One out of five Canadians believe in Bigfoot (Sasquatch)
March 1, 2012. 8:27 pm . Section: The Search
This alleged photo of a Bigfoot (aka Sasquatch) is from a 1967 documentary called Sasquatch.
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One out of five Canadians believe the legendary Bigfoot stomps through the forests. Americans are even more inclined to believe Bigfoot lives in the West Coast mountains.
A new Angus Reid Public Opinion poll has found three-in-ten Americans (29%) and one-in-five Canadians (21%) think Bigfoot is "definitely" or "probably" real.
Bigfoot, also often known as "Sasquatch" in Canada, is said to be an extremely tall and hairy primate, almost nine feet (2.75 meters). The rarely-seen, or never-seen (depending on your view), creature is said to live in remote areas of Canada and the United States, particularly in Cascadia (also known as the Pacific Northwest).
Artist's rendering of a Bigfoot, aka Sasquatch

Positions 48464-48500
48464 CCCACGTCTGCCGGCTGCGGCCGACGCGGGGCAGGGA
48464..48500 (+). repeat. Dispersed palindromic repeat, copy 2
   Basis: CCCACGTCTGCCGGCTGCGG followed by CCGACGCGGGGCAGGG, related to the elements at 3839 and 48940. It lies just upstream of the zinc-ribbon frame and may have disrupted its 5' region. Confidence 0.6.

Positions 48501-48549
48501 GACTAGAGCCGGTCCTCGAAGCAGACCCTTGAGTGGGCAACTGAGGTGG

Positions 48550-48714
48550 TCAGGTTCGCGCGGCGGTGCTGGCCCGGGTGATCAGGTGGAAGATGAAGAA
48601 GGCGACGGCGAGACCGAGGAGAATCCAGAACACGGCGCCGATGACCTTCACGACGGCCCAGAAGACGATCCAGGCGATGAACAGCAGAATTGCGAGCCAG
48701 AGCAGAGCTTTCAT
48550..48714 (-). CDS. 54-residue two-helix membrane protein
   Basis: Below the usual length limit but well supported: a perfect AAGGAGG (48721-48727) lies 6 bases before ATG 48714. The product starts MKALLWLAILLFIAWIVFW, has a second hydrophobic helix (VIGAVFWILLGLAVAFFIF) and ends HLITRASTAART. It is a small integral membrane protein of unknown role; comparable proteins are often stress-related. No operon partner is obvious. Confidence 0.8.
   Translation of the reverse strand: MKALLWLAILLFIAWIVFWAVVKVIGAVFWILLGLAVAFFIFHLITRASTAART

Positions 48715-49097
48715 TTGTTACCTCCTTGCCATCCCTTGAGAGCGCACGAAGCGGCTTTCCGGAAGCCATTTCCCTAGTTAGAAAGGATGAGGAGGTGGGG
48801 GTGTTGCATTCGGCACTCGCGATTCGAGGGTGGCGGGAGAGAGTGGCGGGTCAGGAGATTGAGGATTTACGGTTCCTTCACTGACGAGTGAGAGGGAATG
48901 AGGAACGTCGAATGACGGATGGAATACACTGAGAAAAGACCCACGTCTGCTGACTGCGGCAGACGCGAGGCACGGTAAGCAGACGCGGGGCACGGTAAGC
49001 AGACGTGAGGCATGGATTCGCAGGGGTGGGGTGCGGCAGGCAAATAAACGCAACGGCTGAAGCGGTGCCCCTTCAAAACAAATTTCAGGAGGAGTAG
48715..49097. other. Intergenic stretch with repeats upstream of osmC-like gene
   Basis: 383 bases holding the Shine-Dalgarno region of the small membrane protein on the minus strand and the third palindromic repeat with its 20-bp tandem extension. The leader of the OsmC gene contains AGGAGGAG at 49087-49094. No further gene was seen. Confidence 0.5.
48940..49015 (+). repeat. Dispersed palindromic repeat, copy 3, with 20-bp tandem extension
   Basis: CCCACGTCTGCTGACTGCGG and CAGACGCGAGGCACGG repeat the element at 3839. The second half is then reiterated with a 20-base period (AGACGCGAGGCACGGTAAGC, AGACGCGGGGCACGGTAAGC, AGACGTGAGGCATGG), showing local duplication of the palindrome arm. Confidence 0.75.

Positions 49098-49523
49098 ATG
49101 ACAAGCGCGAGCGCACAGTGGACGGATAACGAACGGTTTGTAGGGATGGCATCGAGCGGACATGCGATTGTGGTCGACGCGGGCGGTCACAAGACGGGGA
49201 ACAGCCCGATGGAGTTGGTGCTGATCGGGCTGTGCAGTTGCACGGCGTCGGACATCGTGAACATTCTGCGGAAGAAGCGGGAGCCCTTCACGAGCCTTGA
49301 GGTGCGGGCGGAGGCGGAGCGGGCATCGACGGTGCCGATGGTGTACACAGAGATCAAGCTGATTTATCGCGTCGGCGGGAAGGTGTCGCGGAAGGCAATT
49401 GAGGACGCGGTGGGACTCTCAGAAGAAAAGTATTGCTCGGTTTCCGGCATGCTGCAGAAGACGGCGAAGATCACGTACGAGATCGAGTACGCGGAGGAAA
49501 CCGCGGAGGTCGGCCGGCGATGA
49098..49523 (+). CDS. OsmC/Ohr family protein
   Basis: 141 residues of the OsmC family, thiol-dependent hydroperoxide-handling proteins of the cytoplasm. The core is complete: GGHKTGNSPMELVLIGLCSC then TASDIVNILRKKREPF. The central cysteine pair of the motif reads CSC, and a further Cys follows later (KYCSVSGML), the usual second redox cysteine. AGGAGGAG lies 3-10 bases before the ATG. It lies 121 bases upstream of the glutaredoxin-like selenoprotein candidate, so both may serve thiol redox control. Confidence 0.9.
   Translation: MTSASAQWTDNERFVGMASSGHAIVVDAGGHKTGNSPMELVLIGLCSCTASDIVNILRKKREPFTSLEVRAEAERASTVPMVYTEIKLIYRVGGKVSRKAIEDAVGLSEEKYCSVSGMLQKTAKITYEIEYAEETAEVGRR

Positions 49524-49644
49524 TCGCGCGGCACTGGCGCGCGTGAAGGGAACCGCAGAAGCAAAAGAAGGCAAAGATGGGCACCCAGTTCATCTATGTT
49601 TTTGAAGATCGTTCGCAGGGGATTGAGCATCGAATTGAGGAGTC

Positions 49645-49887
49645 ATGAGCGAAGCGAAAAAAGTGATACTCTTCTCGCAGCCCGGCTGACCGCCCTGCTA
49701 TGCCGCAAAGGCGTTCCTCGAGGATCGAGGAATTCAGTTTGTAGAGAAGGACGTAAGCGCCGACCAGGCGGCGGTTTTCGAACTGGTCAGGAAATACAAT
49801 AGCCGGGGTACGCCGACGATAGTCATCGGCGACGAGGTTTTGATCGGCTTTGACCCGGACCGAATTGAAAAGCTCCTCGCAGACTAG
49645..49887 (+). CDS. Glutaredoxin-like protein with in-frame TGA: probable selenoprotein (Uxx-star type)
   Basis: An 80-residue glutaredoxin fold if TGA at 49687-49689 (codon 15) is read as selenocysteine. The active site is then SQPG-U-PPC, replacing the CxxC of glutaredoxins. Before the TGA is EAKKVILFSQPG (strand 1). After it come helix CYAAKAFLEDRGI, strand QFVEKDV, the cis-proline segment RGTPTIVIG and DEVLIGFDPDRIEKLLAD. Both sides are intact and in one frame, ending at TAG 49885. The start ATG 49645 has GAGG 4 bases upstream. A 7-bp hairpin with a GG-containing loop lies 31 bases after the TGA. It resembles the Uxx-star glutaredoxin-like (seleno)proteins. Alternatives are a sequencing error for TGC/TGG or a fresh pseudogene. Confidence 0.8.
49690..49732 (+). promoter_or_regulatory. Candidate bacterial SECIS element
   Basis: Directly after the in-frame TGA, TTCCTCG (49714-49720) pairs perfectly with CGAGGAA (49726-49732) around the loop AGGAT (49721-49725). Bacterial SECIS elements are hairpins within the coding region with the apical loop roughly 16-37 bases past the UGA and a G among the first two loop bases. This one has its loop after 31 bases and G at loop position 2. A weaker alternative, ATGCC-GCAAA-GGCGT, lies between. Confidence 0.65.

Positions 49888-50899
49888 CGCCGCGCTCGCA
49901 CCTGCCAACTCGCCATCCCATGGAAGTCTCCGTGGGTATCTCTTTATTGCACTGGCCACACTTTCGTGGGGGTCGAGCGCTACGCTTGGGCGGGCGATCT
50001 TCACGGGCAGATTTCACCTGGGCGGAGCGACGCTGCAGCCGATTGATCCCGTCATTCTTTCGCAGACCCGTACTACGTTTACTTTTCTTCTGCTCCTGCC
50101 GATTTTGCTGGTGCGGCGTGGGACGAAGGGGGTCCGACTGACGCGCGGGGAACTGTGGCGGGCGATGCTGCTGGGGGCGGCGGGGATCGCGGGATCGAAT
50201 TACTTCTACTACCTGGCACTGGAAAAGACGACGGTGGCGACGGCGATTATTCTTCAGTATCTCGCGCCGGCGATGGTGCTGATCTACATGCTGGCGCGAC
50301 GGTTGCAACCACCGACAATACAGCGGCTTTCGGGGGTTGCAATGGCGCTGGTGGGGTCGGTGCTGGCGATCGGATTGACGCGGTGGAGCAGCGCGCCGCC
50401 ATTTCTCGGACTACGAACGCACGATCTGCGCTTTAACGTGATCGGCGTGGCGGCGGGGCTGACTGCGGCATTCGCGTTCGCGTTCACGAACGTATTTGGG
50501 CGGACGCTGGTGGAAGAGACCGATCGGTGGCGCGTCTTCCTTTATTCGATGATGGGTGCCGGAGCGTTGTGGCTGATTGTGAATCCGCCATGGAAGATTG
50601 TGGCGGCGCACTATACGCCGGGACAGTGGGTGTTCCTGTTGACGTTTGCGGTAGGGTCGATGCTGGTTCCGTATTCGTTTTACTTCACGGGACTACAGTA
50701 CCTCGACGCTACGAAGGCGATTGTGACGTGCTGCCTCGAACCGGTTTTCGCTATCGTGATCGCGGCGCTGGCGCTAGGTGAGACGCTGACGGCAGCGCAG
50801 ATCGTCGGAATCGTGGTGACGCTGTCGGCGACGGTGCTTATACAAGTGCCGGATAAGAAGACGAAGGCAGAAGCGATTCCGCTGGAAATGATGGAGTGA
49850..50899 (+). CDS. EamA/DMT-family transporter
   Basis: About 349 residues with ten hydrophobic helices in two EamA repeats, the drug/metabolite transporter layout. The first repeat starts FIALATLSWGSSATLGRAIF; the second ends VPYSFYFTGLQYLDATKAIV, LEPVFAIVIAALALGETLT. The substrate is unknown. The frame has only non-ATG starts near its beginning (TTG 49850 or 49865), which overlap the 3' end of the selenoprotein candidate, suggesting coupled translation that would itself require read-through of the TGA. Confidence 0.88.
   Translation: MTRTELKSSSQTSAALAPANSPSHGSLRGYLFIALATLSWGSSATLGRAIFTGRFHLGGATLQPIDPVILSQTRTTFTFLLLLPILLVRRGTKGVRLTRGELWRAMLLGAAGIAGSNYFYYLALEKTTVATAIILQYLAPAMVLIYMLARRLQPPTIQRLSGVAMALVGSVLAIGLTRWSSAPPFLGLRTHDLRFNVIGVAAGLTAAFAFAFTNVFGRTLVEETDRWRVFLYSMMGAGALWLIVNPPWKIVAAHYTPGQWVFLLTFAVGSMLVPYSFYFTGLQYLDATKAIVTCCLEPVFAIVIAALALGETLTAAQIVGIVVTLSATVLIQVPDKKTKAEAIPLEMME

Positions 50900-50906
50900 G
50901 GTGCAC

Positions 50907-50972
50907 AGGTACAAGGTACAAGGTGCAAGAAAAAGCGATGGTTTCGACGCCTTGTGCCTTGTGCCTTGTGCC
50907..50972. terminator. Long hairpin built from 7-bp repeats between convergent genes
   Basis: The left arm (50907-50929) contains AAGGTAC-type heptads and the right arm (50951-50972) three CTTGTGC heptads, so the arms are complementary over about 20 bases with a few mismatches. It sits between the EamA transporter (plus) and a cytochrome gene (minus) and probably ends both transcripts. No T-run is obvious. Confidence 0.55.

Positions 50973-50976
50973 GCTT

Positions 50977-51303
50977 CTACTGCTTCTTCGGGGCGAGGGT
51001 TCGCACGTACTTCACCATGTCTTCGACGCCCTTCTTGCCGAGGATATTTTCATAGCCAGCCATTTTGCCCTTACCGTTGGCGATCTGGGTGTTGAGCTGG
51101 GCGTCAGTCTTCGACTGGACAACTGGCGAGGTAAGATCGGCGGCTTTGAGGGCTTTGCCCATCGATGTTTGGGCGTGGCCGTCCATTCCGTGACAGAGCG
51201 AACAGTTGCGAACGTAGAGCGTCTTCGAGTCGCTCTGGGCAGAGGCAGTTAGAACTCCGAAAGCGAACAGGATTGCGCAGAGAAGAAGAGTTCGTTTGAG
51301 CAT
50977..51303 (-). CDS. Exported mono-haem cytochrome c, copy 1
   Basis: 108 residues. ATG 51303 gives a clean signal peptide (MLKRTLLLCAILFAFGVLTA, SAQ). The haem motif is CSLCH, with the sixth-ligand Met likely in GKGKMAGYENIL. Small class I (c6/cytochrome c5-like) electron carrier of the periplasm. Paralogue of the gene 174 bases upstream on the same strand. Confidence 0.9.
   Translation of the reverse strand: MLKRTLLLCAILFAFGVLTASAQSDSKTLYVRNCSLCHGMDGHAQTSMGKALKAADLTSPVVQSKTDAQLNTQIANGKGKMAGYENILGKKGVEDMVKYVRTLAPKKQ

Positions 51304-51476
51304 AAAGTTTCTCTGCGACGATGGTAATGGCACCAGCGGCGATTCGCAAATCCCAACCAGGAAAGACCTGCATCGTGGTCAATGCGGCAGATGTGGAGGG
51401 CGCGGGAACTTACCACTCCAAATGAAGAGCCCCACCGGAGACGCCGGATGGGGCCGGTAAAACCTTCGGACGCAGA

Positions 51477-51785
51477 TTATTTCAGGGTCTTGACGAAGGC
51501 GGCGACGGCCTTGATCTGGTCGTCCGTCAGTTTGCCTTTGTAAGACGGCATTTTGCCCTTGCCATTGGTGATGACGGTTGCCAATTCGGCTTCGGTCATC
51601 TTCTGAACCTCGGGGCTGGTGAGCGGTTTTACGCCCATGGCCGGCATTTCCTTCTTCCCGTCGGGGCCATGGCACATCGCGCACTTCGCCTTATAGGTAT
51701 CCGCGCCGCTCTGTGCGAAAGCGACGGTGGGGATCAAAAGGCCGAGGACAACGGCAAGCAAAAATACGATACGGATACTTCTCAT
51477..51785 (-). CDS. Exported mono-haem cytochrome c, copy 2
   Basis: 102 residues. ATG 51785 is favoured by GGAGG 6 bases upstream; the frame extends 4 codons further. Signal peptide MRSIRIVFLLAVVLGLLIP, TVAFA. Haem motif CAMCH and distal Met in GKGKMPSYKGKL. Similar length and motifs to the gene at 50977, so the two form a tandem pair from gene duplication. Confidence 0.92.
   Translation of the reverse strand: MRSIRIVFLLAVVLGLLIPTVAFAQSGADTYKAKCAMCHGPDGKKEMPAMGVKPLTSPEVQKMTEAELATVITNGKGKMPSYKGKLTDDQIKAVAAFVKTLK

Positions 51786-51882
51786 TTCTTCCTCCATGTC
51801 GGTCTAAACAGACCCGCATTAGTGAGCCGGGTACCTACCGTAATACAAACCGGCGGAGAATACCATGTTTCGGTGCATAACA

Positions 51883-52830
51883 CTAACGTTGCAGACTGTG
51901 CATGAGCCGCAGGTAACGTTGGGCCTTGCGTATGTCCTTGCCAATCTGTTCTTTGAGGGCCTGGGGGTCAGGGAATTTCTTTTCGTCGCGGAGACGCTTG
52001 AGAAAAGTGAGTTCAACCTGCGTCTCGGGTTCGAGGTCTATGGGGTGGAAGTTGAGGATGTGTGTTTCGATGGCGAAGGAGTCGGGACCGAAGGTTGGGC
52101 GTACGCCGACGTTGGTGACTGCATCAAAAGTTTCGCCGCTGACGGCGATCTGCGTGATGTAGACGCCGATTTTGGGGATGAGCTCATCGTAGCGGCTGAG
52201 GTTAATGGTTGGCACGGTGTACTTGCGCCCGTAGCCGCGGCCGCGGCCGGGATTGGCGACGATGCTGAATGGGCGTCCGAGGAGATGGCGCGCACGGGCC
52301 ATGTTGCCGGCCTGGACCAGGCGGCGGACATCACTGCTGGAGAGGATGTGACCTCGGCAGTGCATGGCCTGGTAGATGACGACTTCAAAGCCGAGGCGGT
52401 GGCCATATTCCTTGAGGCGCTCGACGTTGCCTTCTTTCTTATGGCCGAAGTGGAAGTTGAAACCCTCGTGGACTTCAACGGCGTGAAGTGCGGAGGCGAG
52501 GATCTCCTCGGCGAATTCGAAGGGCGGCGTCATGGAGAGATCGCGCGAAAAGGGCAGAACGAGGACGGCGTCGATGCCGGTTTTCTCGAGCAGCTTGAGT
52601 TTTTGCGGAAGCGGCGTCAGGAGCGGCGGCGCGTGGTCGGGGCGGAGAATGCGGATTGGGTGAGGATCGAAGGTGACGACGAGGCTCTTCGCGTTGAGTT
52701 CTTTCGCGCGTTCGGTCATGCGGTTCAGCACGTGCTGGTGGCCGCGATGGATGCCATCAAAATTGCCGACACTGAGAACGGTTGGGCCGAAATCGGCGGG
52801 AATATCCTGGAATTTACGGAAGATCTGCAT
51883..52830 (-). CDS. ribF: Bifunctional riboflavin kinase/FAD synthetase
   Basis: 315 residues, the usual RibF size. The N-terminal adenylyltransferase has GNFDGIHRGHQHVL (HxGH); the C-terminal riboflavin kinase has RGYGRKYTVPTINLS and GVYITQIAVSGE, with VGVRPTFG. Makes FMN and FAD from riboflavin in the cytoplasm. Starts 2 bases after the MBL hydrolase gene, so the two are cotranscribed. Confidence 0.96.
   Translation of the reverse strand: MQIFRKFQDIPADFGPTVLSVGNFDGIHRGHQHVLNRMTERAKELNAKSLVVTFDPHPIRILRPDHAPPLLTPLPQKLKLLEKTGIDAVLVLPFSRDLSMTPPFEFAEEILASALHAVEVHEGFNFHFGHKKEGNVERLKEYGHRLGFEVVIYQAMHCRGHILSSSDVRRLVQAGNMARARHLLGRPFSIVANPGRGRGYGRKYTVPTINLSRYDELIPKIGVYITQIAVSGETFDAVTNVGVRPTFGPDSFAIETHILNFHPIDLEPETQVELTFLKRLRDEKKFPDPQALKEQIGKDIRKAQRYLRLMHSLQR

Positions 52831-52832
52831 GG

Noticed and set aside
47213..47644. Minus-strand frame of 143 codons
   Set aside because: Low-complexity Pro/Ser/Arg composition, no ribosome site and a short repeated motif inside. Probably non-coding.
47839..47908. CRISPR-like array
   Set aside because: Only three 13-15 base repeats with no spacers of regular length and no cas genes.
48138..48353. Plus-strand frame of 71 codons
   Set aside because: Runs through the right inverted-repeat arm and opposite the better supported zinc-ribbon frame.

Wikipedia says: "Even though many people claim to have seen a Bigfoot, or seen their tracks, no one has ever captured one, or found a dead body. For this reason, some people do not believe in Bigfoot. Some also believe Bigfoot is a dangerous monster, because of some scary stories told about them. Most people who study Bigfoot, however, agree that the species is probably gentle and intelligent, just like humans."
The Angus Reid survey of more than 1,000 Canadians and 1,000 Americans found that the Bigfoot phenomenon is bigger in the U.S., where 77 per cent of respondents claim to have heard "a great deal" or a "moderate amount" about Bigfoot (compared to 61% of Canadians).
In Canada, Albertans (29%) are more likely to think that Bigfoot is real than British Columbians (18%), even though B.C. is supposed to be prime Bigfoot territory. Nineteen percent of Quebecers believe Bigfoot could be the real deal, compared to 17 per cent of Ontarians (17%). In the United States, respondents in the West (32%) are more likely to believe that Bigfoot is real.
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